“It's great to be with the guys, shoot some birds and enjoy the companionship with the other hunters and the dogs,” he added with a smile. “And, this great weather as opposed to the overcast and windy conditions which seem to keep blowing the birds away from me. But, it's a honor to be able to come back here for the second time.”

In the two and a half years since his first visit, Adams has remained busy with a number of efforts.

“I'm involved in the Garrison East Foundation, they built me a house back in May and I've been traveling around helping raise money so other veterans can get homes. Also, Retrieving Freedom-they trained my service dog, Kevin, they're out of Senatobia, Miss., and they're a good outfit. I'm also involved in Simper Fi Fund/America's Fund. They help with critically wounded by providing caregivers and support for them and their familes. There is also First Relief/ USA Cares, and they help veterans with a number of things, such as getting behind on house payments or having other problems with finances, they kind of step in and help put there.”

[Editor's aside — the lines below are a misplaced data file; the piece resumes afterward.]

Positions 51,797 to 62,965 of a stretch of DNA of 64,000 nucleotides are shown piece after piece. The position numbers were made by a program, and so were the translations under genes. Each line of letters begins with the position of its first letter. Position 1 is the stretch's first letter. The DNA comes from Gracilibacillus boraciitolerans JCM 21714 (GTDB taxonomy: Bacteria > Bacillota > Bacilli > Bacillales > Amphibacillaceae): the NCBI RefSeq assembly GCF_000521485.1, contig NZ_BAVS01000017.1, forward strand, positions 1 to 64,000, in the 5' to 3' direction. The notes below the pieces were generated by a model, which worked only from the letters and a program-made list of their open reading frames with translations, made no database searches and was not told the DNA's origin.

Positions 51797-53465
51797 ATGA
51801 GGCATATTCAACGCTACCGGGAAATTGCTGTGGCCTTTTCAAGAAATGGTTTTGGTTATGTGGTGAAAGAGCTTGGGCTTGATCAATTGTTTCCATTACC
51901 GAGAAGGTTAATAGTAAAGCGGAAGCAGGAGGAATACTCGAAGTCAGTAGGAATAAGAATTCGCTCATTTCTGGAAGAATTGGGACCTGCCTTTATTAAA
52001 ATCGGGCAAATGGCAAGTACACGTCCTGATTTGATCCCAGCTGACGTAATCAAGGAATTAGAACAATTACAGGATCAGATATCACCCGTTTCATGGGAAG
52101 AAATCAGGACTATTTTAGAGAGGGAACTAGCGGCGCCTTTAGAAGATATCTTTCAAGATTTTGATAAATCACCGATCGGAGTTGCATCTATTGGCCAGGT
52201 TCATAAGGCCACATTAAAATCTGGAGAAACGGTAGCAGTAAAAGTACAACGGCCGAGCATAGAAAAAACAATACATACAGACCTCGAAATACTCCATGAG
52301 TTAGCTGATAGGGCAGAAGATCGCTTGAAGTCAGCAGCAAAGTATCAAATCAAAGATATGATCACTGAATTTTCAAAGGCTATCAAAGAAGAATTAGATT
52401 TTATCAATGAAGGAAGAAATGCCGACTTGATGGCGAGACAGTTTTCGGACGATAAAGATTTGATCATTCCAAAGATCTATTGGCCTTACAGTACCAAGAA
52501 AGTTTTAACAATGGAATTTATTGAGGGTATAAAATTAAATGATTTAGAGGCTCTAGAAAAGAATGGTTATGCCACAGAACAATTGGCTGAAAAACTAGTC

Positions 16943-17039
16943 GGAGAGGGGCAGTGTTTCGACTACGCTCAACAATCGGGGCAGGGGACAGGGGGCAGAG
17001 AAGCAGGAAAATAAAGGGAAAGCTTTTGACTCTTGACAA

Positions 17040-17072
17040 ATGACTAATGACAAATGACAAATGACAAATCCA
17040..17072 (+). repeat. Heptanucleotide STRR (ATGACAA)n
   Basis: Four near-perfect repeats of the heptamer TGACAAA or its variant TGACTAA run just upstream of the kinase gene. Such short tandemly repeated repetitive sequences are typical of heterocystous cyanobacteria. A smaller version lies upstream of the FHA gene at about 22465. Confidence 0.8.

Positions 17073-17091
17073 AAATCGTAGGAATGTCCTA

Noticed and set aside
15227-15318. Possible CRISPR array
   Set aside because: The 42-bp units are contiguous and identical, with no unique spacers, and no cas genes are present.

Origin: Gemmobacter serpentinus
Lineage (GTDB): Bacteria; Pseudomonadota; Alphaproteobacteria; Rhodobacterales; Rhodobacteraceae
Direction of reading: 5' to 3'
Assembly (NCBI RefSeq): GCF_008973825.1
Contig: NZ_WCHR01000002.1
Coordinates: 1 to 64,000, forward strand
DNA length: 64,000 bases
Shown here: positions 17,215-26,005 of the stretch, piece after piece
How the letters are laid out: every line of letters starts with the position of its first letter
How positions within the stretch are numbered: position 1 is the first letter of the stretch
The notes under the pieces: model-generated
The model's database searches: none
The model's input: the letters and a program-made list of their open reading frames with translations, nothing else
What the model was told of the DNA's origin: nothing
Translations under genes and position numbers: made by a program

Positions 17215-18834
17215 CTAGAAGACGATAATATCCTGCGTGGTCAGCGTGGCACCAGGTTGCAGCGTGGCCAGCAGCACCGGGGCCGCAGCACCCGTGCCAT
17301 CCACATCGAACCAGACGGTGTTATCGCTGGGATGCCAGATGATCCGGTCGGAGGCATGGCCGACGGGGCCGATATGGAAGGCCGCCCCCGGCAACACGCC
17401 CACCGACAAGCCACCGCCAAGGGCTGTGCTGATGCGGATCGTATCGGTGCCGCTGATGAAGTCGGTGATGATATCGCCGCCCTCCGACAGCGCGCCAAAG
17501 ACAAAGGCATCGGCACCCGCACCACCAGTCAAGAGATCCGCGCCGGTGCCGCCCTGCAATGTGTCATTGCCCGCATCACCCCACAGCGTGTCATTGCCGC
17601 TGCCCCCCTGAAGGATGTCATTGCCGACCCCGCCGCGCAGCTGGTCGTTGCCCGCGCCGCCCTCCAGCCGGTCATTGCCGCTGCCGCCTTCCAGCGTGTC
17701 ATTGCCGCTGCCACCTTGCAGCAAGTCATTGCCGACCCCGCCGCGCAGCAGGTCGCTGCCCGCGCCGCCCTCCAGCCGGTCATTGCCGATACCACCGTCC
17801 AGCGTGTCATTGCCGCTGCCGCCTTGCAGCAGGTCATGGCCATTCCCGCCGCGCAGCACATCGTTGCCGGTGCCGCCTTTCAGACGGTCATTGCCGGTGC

Adams also works to educate the public about Post Traumatic Stress Disorder (PTSD) and is passionate about reaching young people and helping influence their attitudes toward their country.

“There are a lot of ideas blowing in the wind today, But I feel the only way we're going to succeed as a country, and financially, is to influence our young people and encourage them to take pride in their country,” he surmised.

He also updated some of his earlier efforts, noting the Wounded Warriors Garage has been renamed as American Warrior Garage.